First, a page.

I got into a funny conversation with a friend of mine at the MIT Puzzle hunt this weekend (my team came in third out of 37!) about finding images of things. There’s a lot of data collection in puzzling and a lot of times when you have to do is, say, look at a photo and figure out what it is or where it’s from. This is great of someone recognizes it, not so great if someone doesn’t. Every puzzler has their own personal sites they use for this. I tend to use Google images because it’s fast and I can move through it quickly. Others use Wikipedia. My friend was saying he uses the Commons site. At first I thought he meant the Creative Commons search which I don’t fiund super-useful and told him so. He actually meant the Wikimedia Commons which is a great place to find freely licensed images.
Now Flickr has launched their Commons site which does a few things.
- Makes LoC images available for anyone to see
- Allows people to tag and interact with these photos
- Creates a new way of licensing or explaining their IP idea called “no known copyright protections” which they go on to explain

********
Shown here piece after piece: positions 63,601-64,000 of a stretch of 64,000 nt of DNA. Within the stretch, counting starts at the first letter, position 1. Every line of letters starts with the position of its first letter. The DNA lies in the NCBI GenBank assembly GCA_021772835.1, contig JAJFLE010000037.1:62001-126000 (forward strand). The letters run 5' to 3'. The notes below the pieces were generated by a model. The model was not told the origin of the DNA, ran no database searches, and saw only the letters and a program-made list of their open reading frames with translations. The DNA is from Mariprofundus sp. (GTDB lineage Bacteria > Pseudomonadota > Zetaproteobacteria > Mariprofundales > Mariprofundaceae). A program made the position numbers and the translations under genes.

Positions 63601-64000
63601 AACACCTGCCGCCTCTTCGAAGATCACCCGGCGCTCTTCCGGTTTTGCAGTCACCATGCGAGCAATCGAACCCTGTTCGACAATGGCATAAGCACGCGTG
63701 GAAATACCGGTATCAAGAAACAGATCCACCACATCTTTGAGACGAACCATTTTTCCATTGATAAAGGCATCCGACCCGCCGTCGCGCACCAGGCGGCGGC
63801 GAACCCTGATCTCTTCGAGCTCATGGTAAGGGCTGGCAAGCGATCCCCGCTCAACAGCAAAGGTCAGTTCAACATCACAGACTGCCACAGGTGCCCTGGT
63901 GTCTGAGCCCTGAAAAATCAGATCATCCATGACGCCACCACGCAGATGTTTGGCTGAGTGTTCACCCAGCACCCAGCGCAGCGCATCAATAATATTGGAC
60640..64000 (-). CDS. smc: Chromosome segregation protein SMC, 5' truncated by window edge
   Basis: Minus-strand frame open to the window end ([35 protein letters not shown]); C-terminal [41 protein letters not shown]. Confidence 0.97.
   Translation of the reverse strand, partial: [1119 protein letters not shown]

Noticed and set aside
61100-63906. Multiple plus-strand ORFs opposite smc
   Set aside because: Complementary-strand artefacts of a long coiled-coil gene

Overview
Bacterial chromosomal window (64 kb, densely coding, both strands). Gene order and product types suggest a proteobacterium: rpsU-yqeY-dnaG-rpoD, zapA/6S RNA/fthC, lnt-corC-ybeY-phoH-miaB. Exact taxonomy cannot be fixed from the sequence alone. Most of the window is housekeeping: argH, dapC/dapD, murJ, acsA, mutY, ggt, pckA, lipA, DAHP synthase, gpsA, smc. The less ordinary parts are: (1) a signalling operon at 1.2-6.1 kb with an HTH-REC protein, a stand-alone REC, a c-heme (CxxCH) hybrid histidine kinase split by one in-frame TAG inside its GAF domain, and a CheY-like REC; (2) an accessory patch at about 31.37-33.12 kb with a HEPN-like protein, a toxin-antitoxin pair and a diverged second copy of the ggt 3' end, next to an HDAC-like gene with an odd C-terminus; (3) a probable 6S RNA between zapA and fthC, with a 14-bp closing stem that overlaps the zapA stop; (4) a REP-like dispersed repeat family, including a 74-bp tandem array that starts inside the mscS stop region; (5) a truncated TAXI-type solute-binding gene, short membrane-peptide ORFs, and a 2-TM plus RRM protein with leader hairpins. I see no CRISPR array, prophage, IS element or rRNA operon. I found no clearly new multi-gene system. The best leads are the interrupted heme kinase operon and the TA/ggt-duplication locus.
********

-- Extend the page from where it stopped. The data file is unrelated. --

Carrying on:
These beautiful, historic pictures from the Library represent materials for which the Library is not the intellectual property owner. Flickr is working with the Library of Congress to provide an appropriate statement for these materials. It’s called “no known copyright restrictions.”
Hopefully, this pilot can be used as a model that other cultural institutions would pick up, to share and redistribute the myriad collections held by cultural heritage institutions all over the world.
So, they’re taking a risk, they’re sharing their data, they’re presuming good faith, and they’re going to try this out. Close readers may also note the small text on this page “Any Flickr member is able to add tags or comment on these collections. If you’re a dork about it, shame on you. This is for the good of humanity, dude!!” Which, loosely translated means they’re starting out trusting people and trying to maintain a light tone about it.
So, the original photos are still held by the Library of Congress and Flickr has no “ownership” of them as a result of this partnership. They’re available worldwide [well except Dubai and other places that block Flickr entirely] and they’re in a system that allows for user-generated content additions to the content. I’m pleased that the LoC, or someone at the LoC decided to step up and really demonstrate how trust and openness can help further the mission of culutral institutions. Now if I could only get LoC to friend me….